Smaller energy-related measures — to undo the Environmental Protection Agency’s regulations on coal-fired power plants — are also likely to find broad-based support and, if tacked onto spending bills, could force the president into veto-versus-shutdown battles with Congress.
• Nominations: Nothing angered Senate Republicans more than the Democratic majority’s decision last year to deploy the so-called “nuclear option” to change long-standing Senate rules that required 60 votes to advance most nominations.
Though McConnell has said publicly that he might reinstate the rule, it really doesn’t matter.
The reality is, with Republicans in charge, they can defeat any potential presidential nomination — controversial or otherwise — by simply refusing to schedule the vote, always the prerogative of the majority.
The Obama administration has prepared for the possibility that confirmations might grind to a halt. It is planning to confirm 25 new judges before the end of the year, while Democrats still control the Senate.
With the announced departure of Atty. Gen. Eric H. Holder Jr., it remains unclear whether his replacement — whom the White House has yet to name — will be confirmed during the lame-duck session or next year, giving Republicans a chance to use the confirmation battle to launch a broad critique of the Justice Department.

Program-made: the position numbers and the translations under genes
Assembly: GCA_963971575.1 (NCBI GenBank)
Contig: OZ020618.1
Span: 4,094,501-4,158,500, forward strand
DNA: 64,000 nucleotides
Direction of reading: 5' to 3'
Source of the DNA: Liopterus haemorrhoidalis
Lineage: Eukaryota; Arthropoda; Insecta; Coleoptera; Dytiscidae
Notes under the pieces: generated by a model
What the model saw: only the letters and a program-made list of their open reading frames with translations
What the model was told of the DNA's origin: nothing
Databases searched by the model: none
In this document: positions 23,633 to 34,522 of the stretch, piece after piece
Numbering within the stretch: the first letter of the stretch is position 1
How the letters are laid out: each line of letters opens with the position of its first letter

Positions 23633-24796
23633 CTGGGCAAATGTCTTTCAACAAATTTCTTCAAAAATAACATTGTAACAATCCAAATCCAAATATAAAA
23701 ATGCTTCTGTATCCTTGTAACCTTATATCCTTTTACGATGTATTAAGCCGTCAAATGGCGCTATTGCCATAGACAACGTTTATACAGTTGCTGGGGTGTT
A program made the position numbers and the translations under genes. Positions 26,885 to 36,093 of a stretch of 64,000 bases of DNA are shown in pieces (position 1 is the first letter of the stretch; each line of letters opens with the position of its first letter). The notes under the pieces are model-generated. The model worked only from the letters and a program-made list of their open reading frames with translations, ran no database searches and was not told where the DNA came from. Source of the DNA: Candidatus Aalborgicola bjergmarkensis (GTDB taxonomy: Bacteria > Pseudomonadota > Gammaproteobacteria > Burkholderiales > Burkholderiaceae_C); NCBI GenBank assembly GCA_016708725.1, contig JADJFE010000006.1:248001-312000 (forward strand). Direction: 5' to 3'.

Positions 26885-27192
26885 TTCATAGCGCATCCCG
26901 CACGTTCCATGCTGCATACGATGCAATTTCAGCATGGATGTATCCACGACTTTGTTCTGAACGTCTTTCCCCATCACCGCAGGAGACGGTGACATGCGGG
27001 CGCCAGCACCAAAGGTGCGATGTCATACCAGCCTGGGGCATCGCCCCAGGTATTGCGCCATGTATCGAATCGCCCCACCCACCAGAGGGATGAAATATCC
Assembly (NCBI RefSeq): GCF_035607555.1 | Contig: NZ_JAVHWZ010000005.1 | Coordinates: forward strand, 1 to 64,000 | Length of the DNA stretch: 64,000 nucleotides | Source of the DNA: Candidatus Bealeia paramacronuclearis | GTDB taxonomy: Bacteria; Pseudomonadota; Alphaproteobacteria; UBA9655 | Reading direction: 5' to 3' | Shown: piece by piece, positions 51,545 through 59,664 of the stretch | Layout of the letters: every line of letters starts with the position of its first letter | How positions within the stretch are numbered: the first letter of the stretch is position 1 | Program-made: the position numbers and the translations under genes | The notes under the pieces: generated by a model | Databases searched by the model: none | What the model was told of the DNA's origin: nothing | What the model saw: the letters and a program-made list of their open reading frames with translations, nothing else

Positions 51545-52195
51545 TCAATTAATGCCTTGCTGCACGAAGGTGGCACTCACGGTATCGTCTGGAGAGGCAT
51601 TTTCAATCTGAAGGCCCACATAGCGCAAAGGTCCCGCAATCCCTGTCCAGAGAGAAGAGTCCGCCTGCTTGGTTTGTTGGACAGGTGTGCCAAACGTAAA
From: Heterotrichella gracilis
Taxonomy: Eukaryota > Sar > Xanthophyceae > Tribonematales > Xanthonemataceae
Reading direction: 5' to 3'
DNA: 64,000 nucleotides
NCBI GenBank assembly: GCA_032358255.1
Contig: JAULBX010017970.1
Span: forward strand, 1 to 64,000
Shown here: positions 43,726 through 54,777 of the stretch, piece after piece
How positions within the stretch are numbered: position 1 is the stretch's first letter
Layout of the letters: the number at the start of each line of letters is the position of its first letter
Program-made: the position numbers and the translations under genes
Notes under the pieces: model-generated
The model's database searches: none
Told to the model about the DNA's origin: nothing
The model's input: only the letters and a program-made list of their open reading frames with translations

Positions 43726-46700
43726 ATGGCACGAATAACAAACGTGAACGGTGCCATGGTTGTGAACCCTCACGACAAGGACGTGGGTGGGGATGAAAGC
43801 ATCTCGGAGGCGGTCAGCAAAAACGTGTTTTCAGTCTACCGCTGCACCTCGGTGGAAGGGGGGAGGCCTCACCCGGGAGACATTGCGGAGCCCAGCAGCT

If the White House nominates a less polarizing figure than Holder, such as Solicitor General Donald Verrilli Jr., a GOP Senate would have a more difficult time objecting.
The rule change did not apply to legislation or the Supreme Court, which means if a vacancy were to arise on the high court, 60 votes would still be needed to confirm a new justice. That would give Republicans a stronger hand in preventing Obama from adding to the court in his final years.